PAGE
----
4. As far as I know, it really depends on the cultivar. Some of them aren’t different enough to be significant, but anything where you get the double flowers and so on—like those awful new coneflowers that you see bred into powder puffs—tend to be rather less useful for wildlife.

    I suspect that cultivars are one of those cases where you have to actually watch what the bugs do on a case-by-case basis. My various hyssops are mostly hybrids of the native giant blue hyssop, and I can’t say the bugs favor any of them over another, whereas they seem to much prefer Solidago “Fireworks” over “Little Lemon.”

    At this stage, my own feeling is that we can’t let the perfect be the enemy of the good—if the average gardener is willing to plant cultivars of native species, I’m gonna praise them for doing so, and not demand anybody go to straight species.

  5. Thanks for the information. I’m not going for perfect (it’s a garden, there is no such thing) but trying to re-establish a vacant lot in the city. Luckily, the neighbor just took down the Tree of Heaven (?) tree, but knocked out all the nice volunteer natives/weeds in the process. If only I could conquer the Rose of Sharons…

  6. Good information brief – so many, many benefits to using native plants you and others have covered, depending on the situation or the audience we try to reach.

    Too bad many regions’ native species are used ineffectively (design principles often go out the door w/ natives and in “xeriscape”) or nurseries don’t grow/sell them to compete with habitual exotic plants.

    Oh well, another business opp’ty/gold mine!

  7. I’m sorry, I couldn’t resist responding to Desert Dweller. First, there are no gold mines in the horticulture or landscape businesses. Incomes and profits are very modest, but the work is rewarding, I think. Over the past few decades every large company or Wall Street investment group that has decided to “go green” has given up and moved on the browner pastures after a few years because the profits are Mom-and-pop and not investor friendly.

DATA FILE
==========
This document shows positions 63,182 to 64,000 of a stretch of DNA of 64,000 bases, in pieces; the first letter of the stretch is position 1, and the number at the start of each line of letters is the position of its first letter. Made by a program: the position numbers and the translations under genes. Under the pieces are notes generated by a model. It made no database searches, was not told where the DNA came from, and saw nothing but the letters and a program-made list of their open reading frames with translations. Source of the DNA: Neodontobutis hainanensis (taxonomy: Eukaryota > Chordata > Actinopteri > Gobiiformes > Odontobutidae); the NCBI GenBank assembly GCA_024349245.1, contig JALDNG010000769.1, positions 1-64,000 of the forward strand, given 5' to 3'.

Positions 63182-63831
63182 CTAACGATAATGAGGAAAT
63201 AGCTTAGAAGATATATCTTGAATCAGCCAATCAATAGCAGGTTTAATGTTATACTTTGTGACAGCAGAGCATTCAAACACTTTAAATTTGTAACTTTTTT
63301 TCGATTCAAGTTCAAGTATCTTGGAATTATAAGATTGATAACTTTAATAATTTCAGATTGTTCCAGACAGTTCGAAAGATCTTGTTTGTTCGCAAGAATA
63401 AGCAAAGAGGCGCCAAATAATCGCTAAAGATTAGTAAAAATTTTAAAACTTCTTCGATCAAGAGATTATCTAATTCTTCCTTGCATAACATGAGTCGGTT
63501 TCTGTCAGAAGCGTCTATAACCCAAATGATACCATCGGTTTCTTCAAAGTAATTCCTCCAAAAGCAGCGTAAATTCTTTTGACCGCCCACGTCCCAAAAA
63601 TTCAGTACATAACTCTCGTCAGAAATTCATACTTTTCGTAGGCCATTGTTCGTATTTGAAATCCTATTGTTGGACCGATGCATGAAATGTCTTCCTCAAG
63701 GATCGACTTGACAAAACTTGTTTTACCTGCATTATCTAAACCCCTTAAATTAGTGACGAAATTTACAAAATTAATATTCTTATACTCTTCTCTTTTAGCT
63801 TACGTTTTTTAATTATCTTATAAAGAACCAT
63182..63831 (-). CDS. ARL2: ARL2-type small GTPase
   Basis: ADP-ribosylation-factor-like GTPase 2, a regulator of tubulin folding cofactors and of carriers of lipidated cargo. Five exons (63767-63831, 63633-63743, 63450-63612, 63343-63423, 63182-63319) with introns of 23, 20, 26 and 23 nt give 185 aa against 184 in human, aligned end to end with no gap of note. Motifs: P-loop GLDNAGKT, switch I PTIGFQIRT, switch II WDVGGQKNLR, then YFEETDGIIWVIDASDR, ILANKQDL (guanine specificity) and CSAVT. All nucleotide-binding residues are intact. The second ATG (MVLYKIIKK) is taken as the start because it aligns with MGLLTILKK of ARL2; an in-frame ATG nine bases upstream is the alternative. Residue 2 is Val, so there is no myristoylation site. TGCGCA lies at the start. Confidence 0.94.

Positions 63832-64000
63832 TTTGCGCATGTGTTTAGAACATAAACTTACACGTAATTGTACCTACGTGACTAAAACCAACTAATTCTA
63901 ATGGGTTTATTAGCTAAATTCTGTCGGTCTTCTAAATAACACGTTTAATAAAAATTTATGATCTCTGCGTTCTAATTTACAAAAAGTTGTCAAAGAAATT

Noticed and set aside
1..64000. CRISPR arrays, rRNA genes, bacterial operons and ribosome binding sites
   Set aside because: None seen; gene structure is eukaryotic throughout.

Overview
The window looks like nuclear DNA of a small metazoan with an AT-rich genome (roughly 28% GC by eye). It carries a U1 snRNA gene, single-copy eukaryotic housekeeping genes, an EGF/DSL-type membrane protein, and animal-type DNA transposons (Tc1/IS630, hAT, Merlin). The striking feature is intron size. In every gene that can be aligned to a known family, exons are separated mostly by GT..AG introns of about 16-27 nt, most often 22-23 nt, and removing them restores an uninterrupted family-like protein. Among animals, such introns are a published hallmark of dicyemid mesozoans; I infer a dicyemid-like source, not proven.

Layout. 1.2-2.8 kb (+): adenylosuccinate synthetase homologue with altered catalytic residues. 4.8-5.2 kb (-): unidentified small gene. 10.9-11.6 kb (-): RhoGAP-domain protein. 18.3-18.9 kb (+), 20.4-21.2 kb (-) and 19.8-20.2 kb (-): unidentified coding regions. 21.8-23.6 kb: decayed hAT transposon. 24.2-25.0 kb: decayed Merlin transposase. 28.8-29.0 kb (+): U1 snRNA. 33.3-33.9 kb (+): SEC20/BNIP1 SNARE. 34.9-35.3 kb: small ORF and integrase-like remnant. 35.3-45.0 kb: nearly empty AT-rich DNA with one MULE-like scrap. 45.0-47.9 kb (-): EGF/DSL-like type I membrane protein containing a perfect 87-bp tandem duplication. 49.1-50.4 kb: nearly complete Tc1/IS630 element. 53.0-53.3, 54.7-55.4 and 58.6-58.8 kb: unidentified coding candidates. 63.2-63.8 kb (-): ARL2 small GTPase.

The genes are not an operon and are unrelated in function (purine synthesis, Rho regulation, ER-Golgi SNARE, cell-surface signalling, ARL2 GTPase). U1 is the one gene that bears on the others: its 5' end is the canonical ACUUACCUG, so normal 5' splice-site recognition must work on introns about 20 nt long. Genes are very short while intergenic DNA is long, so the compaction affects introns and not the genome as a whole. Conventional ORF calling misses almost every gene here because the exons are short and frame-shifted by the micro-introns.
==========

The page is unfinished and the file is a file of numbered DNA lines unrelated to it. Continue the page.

Second, ask one of the many native plant nurseries about their income in comparison to others who are selling mainstream (non-natives and select natives) plants, and they’ll tell you that their’s is a niche market, and a small niche at that. They’re not going to get rich. Not now, and probably not ever.

    A vast majority of marketing dollars go towards annual flowers and other colorful non-natives. There’s still a small fortune to made with the few people who are attuned to natives, you say? I’m afraid that the dollar bills confirm that there are far too few native purists to support a substantial business.

  8. I talked with Doug specifically about cultivars when he was the keynote speaker for our Florida Native Plant Society conference three years ago. His answer aligns closely with Ursala’s observation. It depends on what the cultivar was selected for and how it was handled afterwards. If it was selected for just a height characteristic for instance, then in all probability, it retains all the beneficial qualities of the original native. However, if it was selectively cultivated for anything that changed the leaf chemistry, like flower color, then value to wildlife is lost; those awful coneflowers being a prime example.